2002 Nevada Ballot Issues Identify The 6% Swing Voters Who Will Decide the November 2, 2004 Presidential Election, Which Will Be Very Close
The Sunday, May 16, 2004 papers bring news of a Newsweek Poll that shows George W. Bush's job approval ratings hitting the lowest level of his presidency. Bush's overall approval rating is 42%. His approval rating of how he has handled Iraq has dipped to 35%.
Despite these doubts, the same poll shows Bush and his rival, Democratic Senator John F. Kerry virtually tied in either a two-way or a three-way race with egomanic Ralph Nader. Culture issues explain this apparent discrepancy.
In Nevada in 2002 there were two hot button life-style questions which received the highest number of votes in the election.
The first was a proposal to allow the legalization and taxation of less than 3 ounces of marijuana for adults over the age of 21. This question received 196,371 (39.13%) Yes votes to 305,497 (60.87%) No votes ; for a total turnout of 501,850 of the 512,433 ballots cast in the election.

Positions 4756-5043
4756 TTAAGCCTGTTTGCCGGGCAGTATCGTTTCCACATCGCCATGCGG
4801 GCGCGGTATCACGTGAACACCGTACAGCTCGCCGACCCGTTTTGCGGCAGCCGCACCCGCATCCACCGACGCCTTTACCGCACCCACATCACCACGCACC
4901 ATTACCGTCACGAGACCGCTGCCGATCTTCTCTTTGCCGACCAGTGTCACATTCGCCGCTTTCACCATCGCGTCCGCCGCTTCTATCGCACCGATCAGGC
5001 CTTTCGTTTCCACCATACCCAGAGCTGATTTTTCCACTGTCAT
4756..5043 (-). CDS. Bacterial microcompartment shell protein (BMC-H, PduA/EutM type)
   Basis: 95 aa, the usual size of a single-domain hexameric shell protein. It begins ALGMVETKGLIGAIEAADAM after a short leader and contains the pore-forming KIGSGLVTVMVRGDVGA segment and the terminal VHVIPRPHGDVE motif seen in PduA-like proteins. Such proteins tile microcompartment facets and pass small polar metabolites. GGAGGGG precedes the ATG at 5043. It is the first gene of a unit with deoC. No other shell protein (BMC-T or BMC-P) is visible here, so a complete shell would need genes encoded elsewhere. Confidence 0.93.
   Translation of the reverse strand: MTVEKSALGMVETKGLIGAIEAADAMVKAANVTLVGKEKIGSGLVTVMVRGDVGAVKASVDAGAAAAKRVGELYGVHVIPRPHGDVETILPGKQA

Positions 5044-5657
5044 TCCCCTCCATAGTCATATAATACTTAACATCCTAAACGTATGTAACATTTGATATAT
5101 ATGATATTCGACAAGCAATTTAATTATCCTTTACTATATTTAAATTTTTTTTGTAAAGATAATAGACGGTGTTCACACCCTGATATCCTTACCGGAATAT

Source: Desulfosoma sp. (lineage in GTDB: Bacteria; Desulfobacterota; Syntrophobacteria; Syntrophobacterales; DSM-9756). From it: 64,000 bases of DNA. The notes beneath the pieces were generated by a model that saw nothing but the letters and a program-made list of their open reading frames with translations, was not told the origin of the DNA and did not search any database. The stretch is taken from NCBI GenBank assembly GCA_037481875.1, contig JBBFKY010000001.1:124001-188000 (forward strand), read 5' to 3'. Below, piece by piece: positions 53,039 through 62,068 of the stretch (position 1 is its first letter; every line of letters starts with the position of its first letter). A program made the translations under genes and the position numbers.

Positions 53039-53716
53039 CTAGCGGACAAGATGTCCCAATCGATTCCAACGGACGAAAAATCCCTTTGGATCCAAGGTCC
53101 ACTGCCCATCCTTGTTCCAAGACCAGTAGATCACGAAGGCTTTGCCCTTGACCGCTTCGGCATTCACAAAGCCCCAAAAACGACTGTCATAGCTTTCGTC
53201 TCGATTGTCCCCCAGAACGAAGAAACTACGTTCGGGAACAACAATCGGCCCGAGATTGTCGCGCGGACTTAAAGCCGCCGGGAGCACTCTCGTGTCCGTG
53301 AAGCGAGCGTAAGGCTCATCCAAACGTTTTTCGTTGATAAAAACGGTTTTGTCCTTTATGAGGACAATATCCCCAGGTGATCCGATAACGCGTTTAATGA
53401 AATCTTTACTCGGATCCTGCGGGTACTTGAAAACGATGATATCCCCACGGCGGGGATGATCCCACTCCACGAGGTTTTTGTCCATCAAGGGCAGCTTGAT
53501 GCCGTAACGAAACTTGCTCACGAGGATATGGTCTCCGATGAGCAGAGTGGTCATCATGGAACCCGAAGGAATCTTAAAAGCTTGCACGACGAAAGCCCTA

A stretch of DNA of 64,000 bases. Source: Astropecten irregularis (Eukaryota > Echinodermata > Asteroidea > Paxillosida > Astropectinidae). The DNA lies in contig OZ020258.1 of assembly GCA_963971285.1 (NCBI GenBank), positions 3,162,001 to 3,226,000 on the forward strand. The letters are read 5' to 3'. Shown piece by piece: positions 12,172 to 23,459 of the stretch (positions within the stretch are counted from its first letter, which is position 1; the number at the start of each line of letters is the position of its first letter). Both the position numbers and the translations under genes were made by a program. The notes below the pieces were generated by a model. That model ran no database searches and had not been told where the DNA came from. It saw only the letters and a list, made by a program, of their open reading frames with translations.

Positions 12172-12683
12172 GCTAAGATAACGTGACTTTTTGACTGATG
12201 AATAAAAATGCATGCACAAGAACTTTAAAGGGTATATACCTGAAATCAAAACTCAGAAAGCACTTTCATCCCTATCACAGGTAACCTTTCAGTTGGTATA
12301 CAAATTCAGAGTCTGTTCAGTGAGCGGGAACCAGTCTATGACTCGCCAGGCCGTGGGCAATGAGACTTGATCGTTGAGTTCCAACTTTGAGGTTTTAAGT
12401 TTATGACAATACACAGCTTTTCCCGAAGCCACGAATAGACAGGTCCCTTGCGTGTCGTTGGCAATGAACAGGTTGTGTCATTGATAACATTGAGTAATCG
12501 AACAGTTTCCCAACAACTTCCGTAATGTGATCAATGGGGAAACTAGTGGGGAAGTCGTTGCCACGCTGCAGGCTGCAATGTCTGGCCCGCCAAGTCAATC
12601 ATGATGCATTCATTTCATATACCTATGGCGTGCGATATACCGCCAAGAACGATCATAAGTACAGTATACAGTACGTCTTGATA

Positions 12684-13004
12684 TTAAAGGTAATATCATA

The second question, running just 80 votes behind, was a proposal limit marriage to a man and a woman only. This issue received 337,197 (67.20%) Yes votes to 164,573 (32.80%) No votes ; for a total 501,770 of the 512,433 ballots cast in the election.
There is no way to underestimate the significance of the 80 vote spread between the 501,850 votes cast on the marijuana legalization issue and the 501,770 votes cast on the marriage between a man and a woman issue. It is extremely rare for ballot issues to exceed the turnout for statewide candidates. The races for the House of Representatives received 499,908 votes. The third highest Nevada question, authorizing $200 million of conservation bonds for water, open space, historic and cultural preservation, received only 491,405 votes. Although the Governor's race theoretically was the highest with 504,079 votes, Nevada allows voters to cast ballots for "None of the Above." Consequently, there were only 480,405 votes for candidates for Governor. Those 80 voters prove that drugs are a more important political issue than gay marriage.